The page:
What is instructor-led training? Plus its pros and cons

Pamela S. Hogle
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Even in this digital age, not all corporate training has moved online; instructor-led training or ILT remains a popular and common choice.

ILT is simply classroom training with a live instructor and learners in the room together. The classroom does not have to be a physical classroom; there is, of course, a digital twist — virtual classrooms.

Actual and virtual classrooms both offer synchronous learning, which means the instructor and learners are present at the same time. A virtual classroom, though, is online, using digital conferencing, webinar, or learning management system technology to provide everyone access.

An ILT can consist of a large group of learners or a small group; the teaching approach can be lecture or interactive. The defining characteristic is not the content or the approach but the simultaneous presence of an instructor and learners.

Pros and Cons of ILT

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Instructor-led training has the advantage of an expert instructor available to learners during their sessions. Often, corporate ILT sessions are half- or full-day classes or workshops, giving learners focused time immersed in studying a topic. They can ask questions, get immediate feedback, and engage with the instructor and colleagues as they learn and work on projects.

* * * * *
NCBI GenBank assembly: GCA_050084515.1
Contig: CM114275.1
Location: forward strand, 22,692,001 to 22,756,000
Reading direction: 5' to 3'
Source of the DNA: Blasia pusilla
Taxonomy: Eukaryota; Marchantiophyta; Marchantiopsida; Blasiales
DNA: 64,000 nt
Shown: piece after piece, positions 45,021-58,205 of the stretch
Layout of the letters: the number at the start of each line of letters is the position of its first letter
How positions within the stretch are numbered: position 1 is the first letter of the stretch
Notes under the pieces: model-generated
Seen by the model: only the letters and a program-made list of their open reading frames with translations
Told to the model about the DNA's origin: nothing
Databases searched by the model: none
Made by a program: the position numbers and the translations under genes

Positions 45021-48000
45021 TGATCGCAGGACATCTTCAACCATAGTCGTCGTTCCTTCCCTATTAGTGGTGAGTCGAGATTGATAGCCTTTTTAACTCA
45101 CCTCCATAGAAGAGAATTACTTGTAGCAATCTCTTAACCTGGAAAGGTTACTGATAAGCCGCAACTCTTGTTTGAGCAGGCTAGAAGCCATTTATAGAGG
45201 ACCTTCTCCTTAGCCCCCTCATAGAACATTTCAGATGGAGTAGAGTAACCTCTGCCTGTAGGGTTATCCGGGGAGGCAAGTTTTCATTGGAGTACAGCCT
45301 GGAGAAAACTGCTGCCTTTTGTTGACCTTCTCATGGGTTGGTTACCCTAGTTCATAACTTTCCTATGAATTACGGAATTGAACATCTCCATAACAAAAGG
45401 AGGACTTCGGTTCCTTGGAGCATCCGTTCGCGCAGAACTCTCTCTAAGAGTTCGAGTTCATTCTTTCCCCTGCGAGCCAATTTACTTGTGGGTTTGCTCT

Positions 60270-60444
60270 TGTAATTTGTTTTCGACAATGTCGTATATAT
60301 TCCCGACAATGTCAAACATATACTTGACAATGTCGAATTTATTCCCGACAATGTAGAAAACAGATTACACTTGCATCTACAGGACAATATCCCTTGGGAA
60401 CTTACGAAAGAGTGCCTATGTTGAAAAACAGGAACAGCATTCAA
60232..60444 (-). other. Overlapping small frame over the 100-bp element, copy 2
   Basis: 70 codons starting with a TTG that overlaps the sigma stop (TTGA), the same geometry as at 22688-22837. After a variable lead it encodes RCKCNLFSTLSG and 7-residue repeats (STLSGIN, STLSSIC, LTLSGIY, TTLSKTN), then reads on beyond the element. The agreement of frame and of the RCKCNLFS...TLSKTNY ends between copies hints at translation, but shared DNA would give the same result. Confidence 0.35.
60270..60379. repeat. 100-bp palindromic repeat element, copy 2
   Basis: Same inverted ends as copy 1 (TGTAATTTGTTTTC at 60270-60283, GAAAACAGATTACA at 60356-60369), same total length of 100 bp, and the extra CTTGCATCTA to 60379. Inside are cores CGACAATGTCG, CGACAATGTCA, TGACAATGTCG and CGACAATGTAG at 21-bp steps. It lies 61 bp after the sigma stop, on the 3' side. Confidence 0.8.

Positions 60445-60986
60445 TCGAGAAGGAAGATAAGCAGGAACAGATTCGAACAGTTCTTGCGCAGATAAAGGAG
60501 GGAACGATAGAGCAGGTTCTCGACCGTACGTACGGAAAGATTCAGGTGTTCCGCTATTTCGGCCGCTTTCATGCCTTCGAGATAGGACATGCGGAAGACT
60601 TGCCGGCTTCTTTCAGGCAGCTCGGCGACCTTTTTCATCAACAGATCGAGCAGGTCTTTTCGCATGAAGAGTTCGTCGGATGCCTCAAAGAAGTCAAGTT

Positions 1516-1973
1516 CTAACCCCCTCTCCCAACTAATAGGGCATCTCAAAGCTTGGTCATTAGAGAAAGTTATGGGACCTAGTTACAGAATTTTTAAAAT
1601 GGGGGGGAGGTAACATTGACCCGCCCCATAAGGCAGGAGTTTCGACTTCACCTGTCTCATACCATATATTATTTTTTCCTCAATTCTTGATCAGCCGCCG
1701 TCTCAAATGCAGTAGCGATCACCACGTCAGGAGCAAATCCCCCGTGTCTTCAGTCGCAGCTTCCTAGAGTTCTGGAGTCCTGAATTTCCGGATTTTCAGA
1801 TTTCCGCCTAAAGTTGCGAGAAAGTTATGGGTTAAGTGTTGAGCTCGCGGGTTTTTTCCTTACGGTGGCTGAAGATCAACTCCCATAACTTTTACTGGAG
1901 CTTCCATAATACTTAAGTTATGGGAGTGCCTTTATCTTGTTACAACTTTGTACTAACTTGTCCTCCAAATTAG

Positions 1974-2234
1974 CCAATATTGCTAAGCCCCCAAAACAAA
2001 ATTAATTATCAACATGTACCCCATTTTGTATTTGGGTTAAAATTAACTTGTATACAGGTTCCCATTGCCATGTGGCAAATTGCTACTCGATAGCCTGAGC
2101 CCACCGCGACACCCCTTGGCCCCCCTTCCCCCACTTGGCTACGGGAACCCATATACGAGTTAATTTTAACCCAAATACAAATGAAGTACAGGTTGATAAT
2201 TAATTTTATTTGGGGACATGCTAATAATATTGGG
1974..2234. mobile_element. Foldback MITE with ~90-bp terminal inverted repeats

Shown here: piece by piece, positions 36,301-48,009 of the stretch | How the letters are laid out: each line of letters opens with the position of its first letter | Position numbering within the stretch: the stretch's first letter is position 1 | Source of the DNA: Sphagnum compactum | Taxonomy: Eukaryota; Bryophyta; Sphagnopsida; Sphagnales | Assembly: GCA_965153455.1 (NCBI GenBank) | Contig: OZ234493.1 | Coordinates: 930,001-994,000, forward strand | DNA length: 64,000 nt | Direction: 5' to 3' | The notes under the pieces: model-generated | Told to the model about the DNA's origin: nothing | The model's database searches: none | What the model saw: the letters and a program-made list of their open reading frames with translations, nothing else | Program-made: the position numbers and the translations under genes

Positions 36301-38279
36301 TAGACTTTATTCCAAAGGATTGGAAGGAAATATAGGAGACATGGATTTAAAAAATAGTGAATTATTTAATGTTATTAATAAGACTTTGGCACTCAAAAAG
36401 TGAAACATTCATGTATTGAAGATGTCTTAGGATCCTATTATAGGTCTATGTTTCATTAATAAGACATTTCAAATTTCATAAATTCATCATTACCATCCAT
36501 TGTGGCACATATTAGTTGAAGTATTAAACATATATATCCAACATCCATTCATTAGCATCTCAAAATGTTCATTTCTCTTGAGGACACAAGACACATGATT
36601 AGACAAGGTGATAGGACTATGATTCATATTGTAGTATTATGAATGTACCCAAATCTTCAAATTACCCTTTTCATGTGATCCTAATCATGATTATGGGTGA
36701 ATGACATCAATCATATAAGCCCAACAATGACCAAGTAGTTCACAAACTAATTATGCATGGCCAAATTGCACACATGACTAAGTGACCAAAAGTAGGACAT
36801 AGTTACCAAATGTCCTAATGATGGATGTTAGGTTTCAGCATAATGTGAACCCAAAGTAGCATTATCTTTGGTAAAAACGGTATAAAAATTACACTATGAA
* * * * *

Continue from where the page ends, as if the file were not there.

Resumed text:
The main drawback, though, is the cost. It can be expensive to bring expert instructors to teach on site or to take experts away from their work within the organization to prepare and teach classes. Workers, too, are taken away from their work for the duration of the learning.

Logistics can be a challenge as well; scheduling an instructor and ensuring that all the learners who need to course can be available at once is not easy!

Supporting ILT with Digital Tools

Classroom teachers don’t live in an analog cave, though. Instructor-led training can be enhanced and enriched with the use of digital tools. Consider:

  • Leveraging your learning management system (LMS) to schedule courses, enroll learners, and send reminders
  • Using your LMS to host supporting content, including curated content that learners can use to prepare for the ILT and support learning during and after it
  • Creating microlearning that introduces core concepts and terms ahead of the ILT, so the expert instructor can focus on higher-level concepts and processes
  • Deploying a knowledge retention campaign after the ILT to reinforce the learning and ensure that learners retain and apply what they’ve learned

These suggestions veer into the territory of blended learning solutions, a related concept that takes advantage of multiple approaches to learning.

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Pamela S. Hogle

An experienced writer, editor, tech writer, and blogger, Pam helps you make sense of learning science and eLearning technology. She provides information you can use to drive improvements in your training effectiveness and ROI.

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